Demographics comes in second to your driving record as an important factor that affects your insurance rates. This includes your age, gender, marital status, and geographical location. Regarding age, younger drivers, especially those under age 25, are statistically more likely to get into an accident than older drivers. Gender compounds this, because men, who have been shown to have more anger and violent tendencies, are considered more dangerous drivers than women. Thus, men under the age of 25 have some of the highest insurance rates around.

Regarding marital status, married people are seen as more responsible and stable than singles, and thus pay lower auto insurance rates. Their stability has proven effective in helping them avoid auto accidents. Your location is also important. Just living in Georgia could raise your rates, as the state is in the top five most common locations for auto thefts. In addition, the more urban the area in which you live, the more you will pay in auto insurance. This is because you will be facing more traffic, and more cars on the road means a higher chance of getting into an accident.

Finally, your car plays a significant role in determining your auto insurance premiums. If your vehicle is new and would be expensive to replace, you will pay more to insure it. In addition, certain makes, models, and years of car have proven themselves common targets for thieves, and owning one of these will also make your rates go up. Note that it isn't just new cars that get stolen, but certain makes and models of older car are popular, too.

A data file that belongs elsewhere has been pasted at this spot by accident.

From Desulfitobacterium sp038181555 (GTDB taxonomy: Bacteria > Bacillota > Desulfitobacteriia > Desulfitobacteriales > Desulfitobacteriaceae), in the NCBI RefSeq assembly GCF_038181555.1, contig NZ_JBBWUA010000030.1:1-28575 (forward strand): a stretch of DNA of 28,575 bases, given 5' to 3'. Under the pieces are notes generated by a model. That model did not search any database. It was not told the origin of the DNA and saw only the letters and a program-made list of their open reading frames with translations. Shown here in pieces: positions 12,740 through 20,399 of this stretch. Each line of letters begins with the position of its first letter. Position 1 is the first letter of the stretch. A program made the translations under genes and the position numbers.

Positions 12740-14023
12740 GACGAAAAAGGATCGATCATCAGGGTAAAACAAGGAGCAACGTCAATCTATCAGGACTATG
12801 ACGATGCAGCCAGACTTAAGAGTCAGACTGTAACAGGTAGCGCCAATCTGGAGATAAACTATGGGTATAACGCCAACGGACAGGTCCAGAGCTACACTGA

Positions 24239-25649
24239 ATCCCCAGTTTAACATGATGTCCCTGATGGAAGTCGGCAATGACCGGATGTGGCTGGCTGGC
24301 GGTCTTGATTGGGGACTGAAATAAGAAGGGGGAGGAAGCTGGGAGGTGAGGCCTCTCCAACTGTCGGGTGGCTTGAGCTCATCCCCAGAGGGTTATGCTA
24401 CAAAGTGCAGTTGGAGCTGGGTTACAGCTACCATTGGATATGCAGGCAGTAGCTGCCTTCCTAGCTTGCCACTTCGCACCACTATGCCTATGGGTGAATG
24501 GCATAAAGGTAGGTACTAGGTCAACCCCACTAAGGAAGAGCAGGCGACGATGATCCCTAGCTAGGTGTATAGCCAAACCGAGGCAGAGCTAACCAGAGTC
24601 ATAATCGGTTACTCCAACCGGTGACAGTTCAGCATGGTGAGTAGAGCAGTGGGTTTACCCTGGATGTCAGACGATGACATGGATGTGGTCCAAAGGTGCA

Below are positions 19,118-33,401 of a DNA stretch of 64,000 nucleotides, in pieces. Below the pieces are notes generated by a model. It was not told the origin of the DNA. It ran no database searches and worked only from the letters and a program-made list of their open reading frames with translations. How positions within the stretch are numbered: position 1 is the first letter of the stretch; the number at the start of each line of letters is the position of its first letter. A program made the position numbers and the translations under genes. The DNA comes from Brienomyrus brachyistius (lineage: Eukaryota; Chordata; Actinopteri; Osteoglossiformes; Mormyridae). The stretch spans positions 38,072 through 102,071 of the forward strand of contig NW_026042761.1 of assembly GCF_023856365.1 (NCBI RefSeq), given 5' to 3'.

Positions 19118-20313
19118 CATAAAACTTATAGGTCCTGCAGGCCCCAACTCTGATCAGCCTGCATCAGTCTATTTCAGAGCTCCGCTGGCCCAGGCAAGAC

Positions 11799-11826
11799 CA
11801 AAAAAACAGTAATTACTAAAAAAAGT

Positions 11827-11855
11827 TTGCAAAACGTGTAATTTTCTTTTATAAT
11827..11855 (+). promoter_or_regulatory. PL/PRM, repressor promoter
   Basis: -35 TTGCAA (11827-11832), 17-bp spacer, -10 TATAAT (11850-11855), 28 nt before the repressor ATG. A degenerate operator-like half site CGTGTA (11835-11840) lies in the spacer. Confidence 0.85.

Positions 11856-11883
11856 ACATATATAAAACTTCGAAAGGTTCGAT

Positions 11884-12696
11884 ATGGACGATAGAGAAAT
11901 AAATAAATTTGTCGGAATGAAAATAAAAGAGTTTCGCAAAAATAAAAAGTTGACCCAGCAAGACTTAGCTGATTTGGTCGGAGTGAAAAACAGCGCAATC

The extra features your car has can make it less expensive to insure, too. Safety features, like airbags, anti-lock brakes, and automatic seat belts, can lower your insurance rates. Likewise, anti-theft features such as an alarm system or even consistently using something like The Club, can earn you lower rates. For lower rates on these items, check with your auto insurance company specifically, as different companies view these features very differently.

Other Factors that Affect Insurance Rates